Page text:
The TargetCancer Medical Student Research Fund at Harvard Medical School
With a $25,000 grant, TargetCancer created The TargetCancer Medical Student Research Fund at Harvard Medical School in 2011. This fellowship program funds the summer studies of two Harvard Medical students per year for three years. These fellowships are awarded to students interested in studying rare cancers, as well as new and innovative approaches to treating them.
This grant allows TargetCancer to support an elite group of medical students at one of the earliest points of their training, creating future leaders in rare cancer research.
In Summer 2013, fellowships were awarded to students for the following projects:
Merkel cell carcinoma clinical presentation, treatment, and survival: a population study
Merkel cell carcinoma (MCC) is a very rare (about 1,500 cases in the U. S. per year) and aggressive skin cancer that arises from uncontrolled growth of merkel cells. These cells are found in the outermost layer of skin and are thought to be touch receptors crucial in the determination of discrete spatial details. MCC is fatal in roughly 30% of patients making it one of the most serious types of skin cancer. This project will look at a population of individuals diagnosed with MCC and seek to better understand the physical signs and symptoms of the disease and evaluate the use and effectiveness of existing treatment options.
Neurophysiology and Endocrinology of Hypothalamic Obesity in Craniopharyngioma: Development of Protocol for Bariatric Surgery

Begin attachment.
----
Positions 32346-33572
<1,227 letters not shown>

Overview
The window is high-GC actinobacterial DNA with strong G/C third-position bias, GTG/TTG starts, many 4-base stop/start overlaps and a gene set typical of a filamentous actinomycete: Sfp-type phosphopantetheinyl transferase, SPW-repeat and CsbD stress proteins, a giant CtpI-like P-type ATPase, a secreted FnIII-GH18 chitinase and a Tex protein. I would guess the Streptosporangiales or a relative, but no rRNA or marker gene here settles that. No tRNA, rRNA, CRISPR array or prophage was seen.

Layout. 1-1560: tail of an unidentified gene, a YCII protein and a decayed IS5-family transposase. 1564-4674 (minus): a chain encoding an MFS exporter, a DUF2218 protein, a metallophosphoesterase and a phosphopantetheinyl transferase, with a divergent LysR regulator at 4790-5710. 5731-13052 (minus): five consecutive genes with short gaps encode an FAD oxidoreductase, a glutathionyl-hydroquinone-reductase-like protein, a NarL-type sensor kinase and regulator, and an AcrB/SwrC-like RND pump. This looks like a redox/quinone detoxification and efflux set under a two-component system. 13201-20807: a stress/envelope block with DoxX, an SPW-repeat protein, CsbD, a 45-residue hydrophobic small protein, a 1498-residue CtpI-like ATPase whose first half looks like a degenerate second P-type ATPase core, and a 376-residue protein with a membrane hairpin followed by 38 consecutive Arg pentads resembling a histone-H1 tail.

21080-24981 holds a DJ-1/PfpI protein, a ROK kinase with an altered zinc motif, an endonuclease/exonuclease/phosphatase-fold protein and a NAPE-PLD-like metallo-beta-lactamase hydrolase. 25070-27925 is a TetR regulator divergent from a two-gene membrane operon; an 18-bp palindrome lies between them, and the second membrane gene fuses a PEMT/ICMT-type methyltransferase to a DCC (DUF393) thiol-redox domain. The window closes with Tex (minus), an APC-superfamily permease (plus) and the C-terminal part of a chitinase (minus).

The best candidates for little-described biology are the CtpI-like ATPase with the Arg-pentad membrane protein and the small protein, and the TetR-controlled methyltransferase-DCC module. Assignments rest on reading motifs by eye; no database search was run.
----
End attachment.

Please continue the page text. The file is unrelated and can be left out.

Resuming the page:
Craniopharygioma, a rare type of benign tumor typically affecting children ages 5-10, develops in the pituitary stalk and can extend into the hypothalamus resulting in hormonal imbalances, increased pressure on the brain, and damage of the optic nerve. Hypothalamic obesity can often result from hormonal imbalances that arise from the disruption of hormone regulation. Bariatric surgery can be an effective weight control method for those suffering from hypothalamic obesity. This project seeks to develop protocol for performing bariatric surgery on patients with this rare condition.
Previously, the first two fellowship recipients spent their summers studying these two important rare cancer research areas:
• Improved imaging techniques for better diagnosis and tracking of pancreatic and ovarian cancers
• Research into a specific cellular signaling pathway that is involved in ovarian cancer